Digital Menu Boards Installed at Pizza Chef in Millbury, MA
Pizza Chef, a pizza and sub shop located in Millbury, MA, asked us to overhaul their antiquated menu boards. The owners were looking for a modern menu board design that was exciting to view, easy to read, displayed great imagery of their food, and was easy for them to update on their own.
Organic Food Beauty Photography
The first order of business was to photograph their food. In a single 6-hour on-site organic food beauty photography session, we photographed 28 distinct food items. Overall, we netted 120 production-quality images – the result of using different angles and focal length lenses on each item. Over time, we have learned how to work closely with a chef to be extremely productive while producing high-quality food imagery – typically photographing four to six food items per hour. This session was no exception imaging 4.7 items per hour.
We started the photography session at 8:00AM and were still going strong after the restaurant opened at 11:00AM. All the food that was already photographed was collected on a table next to the photography set-up, and the customers were very excited, “oohing” and “ahhing” when they saw all the food and what was going on. What was interesting was that many folks decided to order something different based on seeing the images or the product right in front of them. As they say, we eat with our eyes, and the plated meals made it easy for the customers to envision how they would taste and enjoy the food. Another hard data point for demonstrating the power of good food photography.
Digital Menu Board Design
The original menu board traversed the entire wall behind the counter. To fill this space with digital menu boards, it took five 50″ displays. The challenge with designing the new digital menu board was taking Pizza Chef’s extensive menu and mapping it over efficiently. Since the menu needs to be easy to navigate and read, particular attention needs to be payed to the size of the headings, the lists of items and the prices. Many menu items need a description because their name is not sufficient to know what you are ordering. To avoid taking up valuable space, it was decided to have the descriptions pop up. Each is displayed for about 8 seconds, then the next description comes up. This technique was used on two of the five boards.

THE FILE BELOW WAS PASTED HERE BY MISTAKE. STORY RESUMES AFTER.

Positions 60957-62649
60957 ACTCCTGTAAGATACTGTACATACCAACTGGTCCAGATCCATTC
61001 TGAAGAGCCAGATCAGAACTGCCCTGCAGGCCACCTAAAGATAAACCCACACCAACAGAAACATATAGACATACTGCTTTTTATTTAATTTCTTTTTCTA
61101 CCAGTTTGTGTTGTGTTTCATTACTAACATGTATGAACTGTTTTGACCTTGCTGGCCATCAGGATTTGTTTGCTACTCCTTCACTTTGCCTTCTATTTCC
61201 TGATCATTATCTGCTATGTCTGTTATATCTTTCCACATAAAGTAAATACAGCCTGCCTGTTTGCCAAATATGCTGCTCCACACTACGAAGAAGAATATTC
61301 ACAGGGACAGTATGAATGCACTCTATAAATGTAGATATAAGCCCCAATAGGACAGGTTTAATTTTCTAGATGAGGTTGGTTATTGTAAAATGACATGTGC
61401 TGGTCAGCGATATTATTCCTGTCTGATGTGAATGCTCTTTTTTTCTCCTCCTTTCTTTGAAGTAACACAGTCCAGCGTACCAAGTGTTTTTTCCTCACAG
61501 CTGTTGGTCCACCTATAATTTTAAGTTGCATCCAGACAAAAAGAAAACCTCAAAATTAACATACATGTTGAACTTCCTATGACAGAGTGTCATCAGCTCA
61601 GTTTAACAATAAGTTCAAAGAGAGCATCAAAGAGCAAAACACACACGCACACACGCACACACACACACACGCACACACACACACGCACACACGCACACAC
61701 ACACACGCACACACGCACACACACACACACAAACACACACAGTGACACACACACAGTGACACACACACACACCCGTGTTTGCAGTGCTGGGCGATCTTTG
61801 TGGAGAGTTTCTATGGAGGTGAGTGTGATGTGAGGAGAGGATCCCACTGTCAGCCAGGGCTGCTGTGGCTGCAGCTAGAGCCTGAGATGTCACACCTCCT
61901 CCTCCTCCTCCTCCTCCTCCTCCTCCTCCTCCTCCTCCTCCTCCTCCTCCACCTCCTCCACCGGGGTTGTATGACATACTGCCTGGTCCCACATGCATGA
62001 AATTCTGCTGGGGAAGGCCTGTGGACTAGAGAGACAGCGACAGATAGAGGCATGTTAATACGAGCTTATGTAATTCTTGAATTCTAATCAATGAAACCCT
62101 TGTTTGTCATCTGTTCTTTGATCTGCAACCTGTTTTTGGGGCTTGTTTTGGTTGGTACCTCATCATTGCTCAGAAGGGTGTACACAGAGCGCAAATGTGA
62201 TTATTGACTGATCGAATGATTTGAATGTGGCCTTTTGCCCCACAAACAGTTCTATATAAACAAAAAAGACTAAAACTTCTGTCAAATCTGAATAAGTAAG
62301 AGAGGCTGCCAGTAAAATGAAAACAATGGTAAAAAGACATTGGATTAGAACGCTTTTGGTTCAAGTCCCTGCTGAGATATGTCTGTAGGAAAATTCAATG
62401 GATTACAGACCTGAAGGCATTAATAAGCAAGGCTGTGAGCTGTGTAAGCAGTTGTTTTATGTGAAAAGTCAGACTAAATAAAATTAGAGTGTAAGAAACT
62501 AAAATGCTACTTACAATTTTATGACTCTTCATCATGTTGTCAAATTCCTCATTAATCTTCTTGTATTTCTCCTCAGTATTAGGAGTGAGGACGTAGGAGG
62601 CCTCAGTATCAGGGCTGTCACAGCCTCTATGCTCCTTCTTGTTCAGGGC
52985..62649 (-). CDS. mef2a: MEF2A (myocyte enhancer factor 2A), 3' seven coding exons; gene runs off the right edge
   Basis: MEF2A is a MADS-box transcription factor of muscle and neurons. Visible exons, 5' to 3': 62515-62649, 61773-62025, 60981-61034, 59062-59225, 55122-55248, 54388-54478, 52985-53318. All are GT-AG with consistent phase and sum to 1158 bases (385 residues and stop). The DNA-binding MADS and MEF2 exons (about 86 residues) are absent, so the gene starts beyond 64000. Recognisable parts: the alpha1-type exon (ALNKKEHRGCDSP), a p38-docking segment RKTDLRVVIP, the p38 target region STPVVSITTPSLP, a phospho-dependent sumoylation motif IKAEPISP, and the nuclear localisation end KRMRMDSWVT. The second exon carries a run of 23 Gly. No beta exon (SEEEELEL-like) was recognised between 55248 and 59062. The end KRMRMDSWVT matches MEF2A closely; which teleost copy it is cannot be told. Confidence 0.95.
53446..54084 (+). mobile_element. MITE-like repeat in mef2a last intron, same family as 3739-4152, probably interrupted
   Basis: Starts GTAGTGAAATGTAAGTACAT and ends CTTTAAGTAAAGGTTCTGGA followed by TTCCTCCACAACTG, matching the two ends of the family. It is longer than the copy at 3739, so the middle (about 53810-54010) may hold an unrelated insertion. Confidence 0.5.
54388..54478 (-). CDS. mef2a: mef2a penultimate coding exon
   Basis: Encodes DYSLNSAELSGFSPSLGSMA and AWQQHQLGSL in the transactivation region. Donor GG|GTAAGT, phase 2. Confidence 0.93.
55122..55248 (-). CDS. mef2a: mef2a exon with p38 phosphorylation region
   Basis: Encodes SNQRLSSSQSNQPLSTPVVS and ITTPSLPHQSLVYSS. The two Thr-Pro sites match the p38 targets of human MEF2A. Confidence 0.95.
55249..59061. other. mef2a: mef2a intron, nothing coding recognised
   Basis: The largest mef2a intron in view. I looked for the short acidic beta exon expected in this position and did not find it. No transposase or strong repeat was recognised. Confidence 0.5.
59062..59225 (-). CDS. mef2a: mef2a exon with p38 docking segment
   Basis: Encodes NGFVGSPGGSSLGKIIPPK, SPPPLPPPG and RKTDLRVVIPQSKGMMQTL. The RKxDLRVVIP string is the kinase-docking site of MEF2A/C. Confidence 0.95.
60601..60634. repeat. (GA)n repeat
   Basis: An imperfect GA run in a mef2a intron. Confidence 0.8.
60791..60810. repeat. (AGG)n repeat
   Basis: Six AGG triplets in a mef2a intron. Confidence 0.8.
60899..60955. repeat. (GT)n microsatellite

It is important to note that these images are not limited to use on their digital menu boards. They are also available for their website, paper menus, and any other marketing material they may produce.
The menu boards are easily updated. The prices on the menu board can be readily updated by the proprietors themselves – an important aspect because they did not want incur additional fees, nor wait, to make simple updates.
Sounds like the efficiency in your shooting will eventually get you down to a place where you will attract more clients. Quality food photography is great, but often small restaurants (who can handle the fee) can’t stomach it. Congrats. The digitized menus are a nice lift to this place. Do you know if they happened to use FWI (http://www.fourwindsinteractive.com)? We had a client last year use them, and this seems like it could be their work. I don’t know. Maybe there are tons of companies who do digitized menus.
Thanks for the comments Matt.
The menu board solution for Pizza Chef is a custom one that I developed. I have another client that uses FWI. It’s functional, but the software is a little quirky to use. I have another client that is starting to use SignageLive – a web-based application – that appears quite promising. As you say, there are a lot digital menu board solutions, all with their own set of trade-offs.